Budapest City Guide -

Budapest the capital of Hungary is one of the most beautiful cities in the world. The River Danube divides the city in two parts Buda and Pest. Budapest is the political, administrative, economic, scientific, and cultural centre of Hungary.


With its colorful history, culture and incredible architectural heritage, Budapest deserves its title as the "Pearl of Central Europe". The Castle District, River Danube embankments and   Andrássy Avenue are UNESCO World Heritage Sites. Budapest is famous for its spas, cuisine, parks and exciting programs and events.


The Citadel sits atop Gellért Hill and offers an unrivalled panorama of Budapest.      Nearby are other points of interest like the Liberty Statue, the Gellért Baths and the Gellért Hill Cave.


The Buda Castle is the historical castle of the Hungarian kings in Budapest, Hungary. It  was built on the southern tip of Castle Hill, next to the old Castle District which is famous for its medieval, Baroque and 19th century houses and public buildings. The Buda Castle is part of the Budapest World Heritage Site, declared in 1987.


St. Matthias Church is famous for its history, architecture and beautiful tiled roof. Situated in the Castle district of Buda it is a must see for any visitor to the city


Fishermen’s Bastion is situated above the Danube in the Castle district and offers the most beautiful views of the city. It is Neo-Romanesque in style and was designed at the end of the 19th century by the architect Frigyes Schulek (1841 to 1919). The name of Fishermen’s Bastion recalls that the are it is situated in was defended by  a guild of   fishermen.


Margaret Island, a pedestrianzed recreational island in the middle of the Danube River has long been a welcoming green oasis in the heart of Budapest. Árpád Bridge to the north and Margaret Bridge to the south connect Margaret Island with the city. The island is very popular with locals, especially during the weekend. Visitors strolling around can come across a variety of interesting structures (the UNESCO-protected Water Tower, musical fountain, Open-air stage, St Michael’s Church) and the ruins of the nunnery where Margaret, daughter of King Béla IV lived.  There are also several excellent sports and recreational facilities including an outdoor swimming pool, strand, tennis courts and a public running track circling the island. There are also a variety of bars and in the summer beer gardens and outdoor nightclubs.


The Parliament is situated on Pest’s riverbank. The magnificent structure is a symbol of Hungary’s independence. The main style of the building is neo-gothic with renaissance influences, but the basic ground plan is Baroque. A strong Byzantine influence is noticeable in the interior of the building, especially in the marvelously decorated staircase hall.


The Central Market Hall, also known as the Great Market Hall, is the city’s largest indoor market. The beautiful historic structure with its distinct tiled roof attracts both local shoppers and tourists. If you visit the Great Market Hall, you’ll find three stories of stalls selling a variety of wares. On the busy ground level, there are lots of fruit and vegetable vendors. In the basement, there’s a supermarket, a number of fishmongers, and vendors selling game meat. On the upper floor, beautiful Hungarian arts and crafts are the most common fare but you’ll find some fast food stands.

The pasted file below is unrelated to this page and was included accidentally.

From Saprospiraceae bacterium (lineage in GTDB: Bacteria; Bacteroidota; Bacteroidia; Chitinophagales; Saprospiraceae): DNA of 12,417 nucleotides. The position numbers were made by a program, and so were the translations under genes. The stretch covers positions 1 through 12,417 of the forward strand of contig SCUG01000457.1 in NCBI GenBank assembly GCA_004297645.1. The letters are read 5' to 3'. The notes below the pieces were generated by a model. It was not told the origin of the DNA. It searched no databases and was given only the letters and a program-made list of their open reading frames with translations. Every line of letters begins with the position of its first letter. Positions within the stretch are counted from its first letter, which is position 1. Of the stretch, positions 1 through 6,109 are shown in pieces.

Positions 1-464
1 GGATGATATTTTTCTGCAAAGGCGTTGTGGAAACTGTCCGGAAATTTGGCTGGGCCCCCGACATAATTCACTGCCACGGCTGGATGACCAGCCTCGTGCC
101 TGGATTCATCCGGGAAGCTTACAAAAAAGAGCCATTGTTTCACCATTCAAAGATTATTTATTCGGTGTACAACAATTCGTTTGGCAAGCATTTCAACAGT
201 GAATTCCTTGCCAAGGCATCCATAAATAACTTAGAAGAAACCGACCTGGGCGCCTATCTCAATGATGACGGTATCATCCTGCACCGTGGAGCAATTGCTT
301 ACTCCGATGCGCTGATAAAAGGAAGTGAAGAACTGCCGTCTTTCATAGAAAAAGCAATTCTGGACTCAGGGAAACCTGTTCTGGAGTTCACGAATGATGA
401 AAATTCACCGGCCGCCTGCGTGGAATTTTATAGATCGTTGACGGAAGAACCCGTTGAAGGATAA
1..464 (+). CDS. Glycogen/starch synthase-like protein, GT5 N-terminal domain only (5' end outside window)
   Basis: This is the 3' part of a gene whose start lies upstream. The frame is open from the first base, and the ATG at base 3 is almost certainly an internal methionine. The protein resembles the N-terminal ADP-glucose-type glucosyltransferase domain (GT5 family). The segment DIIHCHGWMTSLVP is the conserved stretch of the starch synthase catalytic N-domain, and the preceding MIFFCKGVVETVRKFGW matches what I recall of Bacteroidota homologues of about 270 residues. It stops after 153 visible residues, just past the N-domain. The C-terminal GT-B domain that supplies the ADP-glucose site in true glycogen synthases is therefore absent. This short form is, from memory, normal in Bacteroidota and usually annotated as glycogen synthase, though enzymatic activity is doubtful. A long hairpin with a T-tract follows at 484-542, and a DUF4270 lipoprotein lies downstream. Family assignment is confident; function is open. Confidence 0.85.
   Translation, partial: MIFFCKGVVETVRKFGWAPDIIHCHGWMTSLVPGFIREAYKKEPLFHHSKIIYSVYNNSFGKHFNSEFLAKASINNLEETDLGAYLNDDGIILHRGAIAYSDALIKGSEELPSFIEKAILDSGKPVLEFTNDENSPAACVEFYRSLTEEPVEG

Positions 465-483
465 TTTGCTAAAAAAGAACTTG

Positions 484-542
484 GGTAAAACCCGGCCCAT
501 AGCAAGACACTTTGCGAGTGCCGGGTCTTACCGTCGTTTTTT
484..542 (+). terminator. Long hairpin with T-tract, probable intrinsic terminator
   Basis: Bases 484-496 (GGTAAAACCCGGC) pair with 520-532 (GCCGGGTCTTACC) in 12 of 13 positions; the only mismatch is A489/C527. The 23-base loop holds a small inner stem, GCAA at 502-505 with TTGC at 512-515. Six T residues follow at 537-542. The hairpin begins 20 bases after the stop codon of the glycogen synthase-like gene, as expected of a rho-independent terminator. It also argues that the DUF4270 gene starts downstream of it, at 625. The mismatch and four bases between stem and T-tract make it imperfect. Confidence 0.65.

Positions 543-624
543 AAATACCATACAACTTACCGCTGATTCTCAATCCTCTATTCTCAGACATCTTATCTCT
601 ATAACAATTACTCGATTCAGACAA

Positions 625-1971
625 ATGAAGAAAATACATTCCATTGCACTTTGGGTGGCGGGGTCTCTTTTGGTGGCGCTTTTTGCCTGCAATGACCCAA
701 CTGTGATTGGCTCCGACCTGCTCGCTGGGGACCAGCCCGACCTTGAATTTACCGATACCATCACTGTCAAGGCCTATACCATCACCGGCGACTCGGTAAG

The Dohány-Street Synagogue   with its distinctive onion towers and built in the Byzantine Moorish style is one of the greatest buildings of the city. It is the second largest synagogue in the world and functions till today. It is also open to tourists and boasts a fascinating adjoining museum.


St. Stephen’s Basilica is Hungary’s largest church and the second highest in ecclesiastical ranking. Technically, it isn’t really a basilica but the sheer size of the structure has led it to be referred to in this manner. St. Stephen’s Basilica is dedicated to Hungary’s first king, St. Stephen. Its vast capacity can hold around 8500 people.


Andrássy-Avenue (Andrássy út) is known as the “Champs-Elysees” of Budapest. Completed in 1886, it consists of three approximately 1 km long sections. The first section boasts the Opera House, shops and cafes, the second tree lined section boasts a museum, a famous café and the Fine Art Academy and the third section leads up to Heroes’ Square with old villas with gardens. Running under Andrássy ut is the Földalatti (the “Underground”, today metro 1). Built in 1896, it was the first underground railway in continental Europe. The street and metro is a UNESCO world heritage site.


The State Opera House, once known as the Budapest Royal Opera House,   is home to first-rate performances of the world’s greatest operas and ballets.   Constructed between 1875-84 by the architect Miklos Ybl, it is a magnificent Renaissance style building.  Daily tours of the stunning interior are also available.


Heroes’ Square at the end of Andrássy út is the city’s largest square    There is a    36-metre-high column, the Millennium Monument, in its centre. The statues in the two colonnade arch show the heroes of   Hungarian history. On the right of the square is the Museum of Fine Arts and on the left, the Mucsarnok Art Gallery. Behind the square is a huge outdoor skating rink for winter fun.


Széchenyi Thermalbath, situated in the City Park is one of the largest bathing complexes in Europe and the premier medicinal bath of Pest. Its thermal springs were discovered in 1879; they are the hottest (74-75° C) and deepest thermal wells in Budapest. The pleasantly warm waters of the outdoor pools are enjoyable all year round (even in the snow!).